The group of Prof. Guy Moore works in the field of Quantum Chromodynamics (QCD), the theory of quarks (the matter particles), gluons (the “force carriers”), and their inter?actions. Quarks are fundamental particles and (almost) always bound together by the strong interaction, which is mediated by the gluons, to form all composite hadrons such as the proton, neutron or pion. Thus, quarks and gluons also make up the fundamental constituents of all atomic nuclei.
QCD describes nature at the length scale of the strong interaction, about 10−15 m (and below), which is also around the radius of protons and neutrons. Compare that with the length scale of typical atomic nuclei and atoms, which is around 10−14 m and 10−10 m, respectively.
In our group, we investigate how QCD behaves under extreme conditions, for example very high temperatures above 1012 K. Such conditions occurred in the early stages of the universe in the first 10−6 s after the Big Bang, and they can be reproduced experimentally in the collisions of heavy ions, for example at the Large Hadron Collider at CERN or the Relativistic Heavy-Ion Collider in Brookhaven. At such temperatures the bound-together quarks are separated and form a dense plasma of quarks and gluons, the quark-gluon plasma (QGP). We focus especially on topological properties of QCD under such extreme conditions, which are relevant cosmologically for understanding the hypothetical axion particle and its possible role as the dark matter.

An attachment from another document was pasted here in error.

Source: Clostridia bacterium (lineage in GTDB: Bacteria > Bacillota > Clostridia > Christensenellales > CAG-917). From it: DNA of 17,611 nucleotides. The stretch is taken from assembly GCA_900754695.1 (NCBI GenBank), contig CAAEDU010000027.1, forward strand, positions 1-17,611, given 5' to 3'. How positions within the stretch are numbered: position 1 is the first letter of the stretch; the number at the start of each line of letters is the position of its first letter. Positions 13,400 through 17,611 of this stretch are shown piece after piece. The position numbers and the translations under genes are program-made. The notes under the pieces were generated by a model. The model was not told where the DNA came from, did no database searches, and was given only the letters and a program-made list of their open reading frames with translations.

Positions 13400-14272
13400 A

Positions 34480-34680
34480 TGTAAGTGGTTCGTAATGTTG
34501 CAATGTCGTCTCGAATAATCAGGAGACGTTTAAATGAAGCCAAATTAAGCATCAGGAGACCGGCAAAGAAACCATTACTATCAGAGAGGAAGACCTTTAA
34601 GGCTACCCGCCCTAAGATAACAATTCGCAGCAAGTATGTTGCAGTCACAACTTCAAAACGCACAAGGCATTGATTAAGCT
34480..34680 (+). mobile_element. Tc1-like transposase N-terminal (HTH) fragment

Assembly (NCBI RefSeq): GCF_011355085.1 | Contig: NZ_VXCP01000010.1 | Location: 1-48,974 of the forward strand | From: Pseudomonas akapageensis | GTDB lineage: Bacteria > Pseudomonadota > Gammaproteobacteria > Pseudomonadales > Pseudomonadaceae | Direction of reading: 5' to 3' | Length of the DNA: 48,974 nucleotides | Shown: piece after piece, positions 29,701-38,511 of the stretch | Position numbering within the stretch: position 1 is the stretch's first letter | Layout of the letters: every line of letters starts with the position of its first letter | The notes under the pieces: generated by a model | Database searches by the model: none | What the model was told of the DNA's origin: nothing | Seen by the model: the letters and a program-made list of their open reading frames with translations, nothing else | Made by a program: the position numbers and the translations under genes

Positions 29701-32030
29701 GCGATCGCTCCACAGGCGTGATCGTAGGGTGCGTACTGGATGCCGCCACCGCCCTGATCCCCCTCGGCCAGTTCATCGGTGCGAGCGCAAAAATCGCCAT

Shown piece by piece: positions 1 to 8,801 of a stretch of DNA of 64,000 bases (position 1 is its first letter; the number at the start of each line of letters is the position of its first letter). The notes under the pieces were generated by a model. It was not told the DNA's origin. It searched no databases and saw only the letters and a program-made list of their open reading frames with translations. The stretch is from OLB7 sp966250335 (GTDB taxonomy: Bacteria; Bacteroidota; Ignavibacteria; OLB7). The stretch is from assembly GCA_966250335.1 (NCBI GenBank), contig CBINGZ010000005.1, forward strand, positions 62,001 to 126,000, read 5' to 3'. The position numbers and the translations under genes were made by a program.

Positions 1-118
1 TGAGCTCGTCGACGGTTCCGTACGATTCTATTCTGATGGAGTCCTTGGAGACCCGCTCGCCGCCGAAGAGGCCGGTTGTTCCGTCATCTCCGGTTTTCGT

Furthermore, we examine transport coefficients in the QGP such as its viscosity, thermal and electrical conductivity, and (momentum) diffusion, but also the rate of change of the (Minkowski) topology. These coefficients describe how fast perturbations of the QGP decay back to equilibrium and are essential in understanding heavy-ion collisions, but also the early universe or astrophysical settings like neutron star mergers.